Rick Wheeler, the lead missional strategist from the Jacksonville Baptist Association of the Florida Baptist Convention, will lead the team on which Gentry will also serve. Joining them are members Mike Carlisle, executive director, San Diego (Calif.) Southern Baptist Association; Paul Chitwood, executive director, Kentucky Baptist Convention; Josh Ellis, associate director, Union Baptist Association, Houston; Dale Fisher, executive director, Caldwell Baptist Association, Lenoir, N.C.; Steve Holt, state DOM, Tennessee Baptist Association; Jason Lowe, DOM, Pike Association of Southern Baptists, Pikeville, Ky.; Mark Millman, church planter strategist/DOM, Southern Wisconsin Baptist Association; Roger “Sing” Oldham, vice president for convention communications and relations, SBC Executive Committee, Nashville; Ted Traylor, senior pastor, Olive Baptist Church, Pensacola, Fla.; and Port Wilburn, executive DOM, San Francisco (Calif.) Peninsula Baptist Association.

Other business

In other business during the meeting at the Westin Phoenix Downtown hotel, the SBCAL amended its constitution to allow non-Southern Baptist but like-minded missional leaders to join as non-voting members, approved a 2017-2018 budget of $62,000, appointed regional leadership team coordinators, and approved a 2017-2018 executive team of officers, and denominational and associational members.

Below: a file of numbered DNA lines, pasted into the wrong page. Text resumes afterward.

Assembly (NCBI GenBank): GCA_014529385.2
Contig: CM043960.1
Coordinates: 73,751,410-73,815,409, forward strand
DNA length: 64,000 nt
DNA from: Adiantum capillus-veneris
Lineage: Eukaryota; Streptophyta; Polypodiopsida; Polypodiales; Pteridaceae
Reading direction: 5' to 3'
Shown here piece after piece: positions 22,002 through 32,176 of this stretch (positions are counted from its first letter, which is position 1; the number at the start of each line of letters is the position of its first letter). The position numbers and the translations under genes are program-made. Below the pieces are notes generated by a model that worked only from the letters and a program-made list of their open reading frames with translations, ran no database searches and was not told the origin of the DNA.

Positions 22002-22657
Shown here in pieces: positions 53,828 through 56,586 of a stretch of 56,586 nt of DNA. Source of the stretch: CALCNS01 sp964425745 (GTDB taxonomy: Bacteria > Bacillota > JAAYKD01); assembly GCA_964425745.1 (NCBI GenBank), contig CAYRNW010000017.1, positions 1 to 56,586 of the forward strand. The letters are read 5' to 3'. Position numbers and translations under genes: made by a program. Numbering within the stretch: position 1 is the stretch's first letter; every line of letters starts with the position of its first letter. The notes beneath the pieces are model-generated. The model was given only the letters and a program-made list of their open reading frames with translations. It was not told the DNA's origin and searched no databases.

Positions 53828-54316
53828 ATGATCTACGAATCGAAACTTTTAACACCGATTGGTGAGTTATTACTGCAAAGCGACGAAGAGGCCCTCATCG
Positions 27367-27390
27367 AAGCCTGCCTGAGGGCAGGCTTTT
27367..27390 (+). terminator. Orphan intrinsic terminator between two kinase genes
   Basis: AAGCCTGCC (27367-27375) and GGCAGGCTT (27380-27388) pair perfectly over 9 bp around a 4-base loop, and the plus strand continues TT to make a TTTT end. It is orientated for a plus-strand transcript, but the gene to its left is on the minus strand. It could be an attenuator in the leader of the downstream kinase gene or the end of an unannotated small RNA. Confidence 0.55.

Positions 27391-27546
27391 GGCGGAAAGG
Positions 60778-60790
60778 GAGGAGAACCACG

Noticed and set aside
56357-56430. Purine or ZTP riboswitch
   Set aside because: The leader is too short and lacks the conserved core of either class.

In addition to Gentry, officers are chairman Tim Pruitt, associational missionary, Gila Valley Baptist Association, Arizona Southern Baptist Convention; vice chairman David Stokes, DOM, Central Kentucky Network of Baptists, Kentucky Baptist Convention; recording secretary Philip Price, executive director, Jackson County Baptist Association, Mississippi Baptist Convention Board, and nominating chairman Preston Collins, executive DOM, Union Baptist Association, Baptist General Convention of Oklahoma.